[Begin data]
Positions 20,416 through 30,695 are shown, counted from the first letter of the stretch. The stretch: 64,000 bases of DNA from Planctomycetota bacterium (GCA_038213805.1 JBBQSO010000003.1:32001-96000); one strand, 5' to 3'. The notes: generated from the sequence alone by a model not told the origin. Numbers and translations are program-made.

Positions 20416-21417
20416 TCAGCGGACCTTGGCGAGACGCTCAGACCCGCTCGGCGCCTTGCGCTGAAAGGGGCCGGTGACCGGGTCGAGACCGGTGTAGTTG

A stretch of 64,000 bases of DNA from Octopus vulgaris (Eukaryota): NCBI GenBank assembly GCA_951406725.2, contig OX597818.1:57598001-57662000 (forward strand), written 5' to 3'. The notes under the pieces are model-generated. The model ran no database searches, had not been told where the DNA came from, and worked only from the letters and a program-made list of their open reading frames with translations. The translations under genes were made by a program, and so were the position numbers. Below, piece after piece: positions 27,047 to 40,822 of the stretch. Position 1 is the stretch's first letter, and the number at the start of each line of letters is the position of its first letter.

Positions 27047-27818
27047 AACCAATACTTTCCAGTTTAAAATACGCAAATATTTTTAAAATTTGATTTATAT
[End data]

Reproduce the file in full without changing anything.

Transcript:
Positions 20,416 through 30,695 are shown, counted from the first letter of the stretch. The stretch: 64,000 bases of DNA from Planctomycetota bacterium (GCA_038213805.1 JBBQSO010000003.1:32001-96000); one strand, 5' to 3'. The notes: generated from the sequence alone by a model not told the origin. Numbers and translations are program-made.

Positions 20416-21417
20416 TCAGCGGACCTTGGCGAGACGCTCAGACCCGCTCGGCGCCTTGCGCTGAAAGGGGCCGGTGACCGGGTCGAGACCGGTGTAGTTG

A stretch of 64,000 bases of DNA from Octopus vulgaris (Eukaryota): NCBI GenBank assembly GCA_951406725.2, contig OX597818.1:57598001-57662000 (forward strand), written 5' to 3'. The notes under the pieces are model-generated. The model ran no database searches, had not been told where the DNA came from, and worked only from the letters and a program-made list of their open reading frames with translations. The translations under genes were made by a program, and so were the position numbers. Below, piece after piece: positions 27,047 to 40,822 of the stretch. Position 1 is the stretch's first letter, and the number at the start of each line of letters is the position of its first letter.

Positions 27047-27818
27047 AACCAATACTTTCCAGTTTAAAATACGCAAATATTTTTAAAATTTGATTTATAT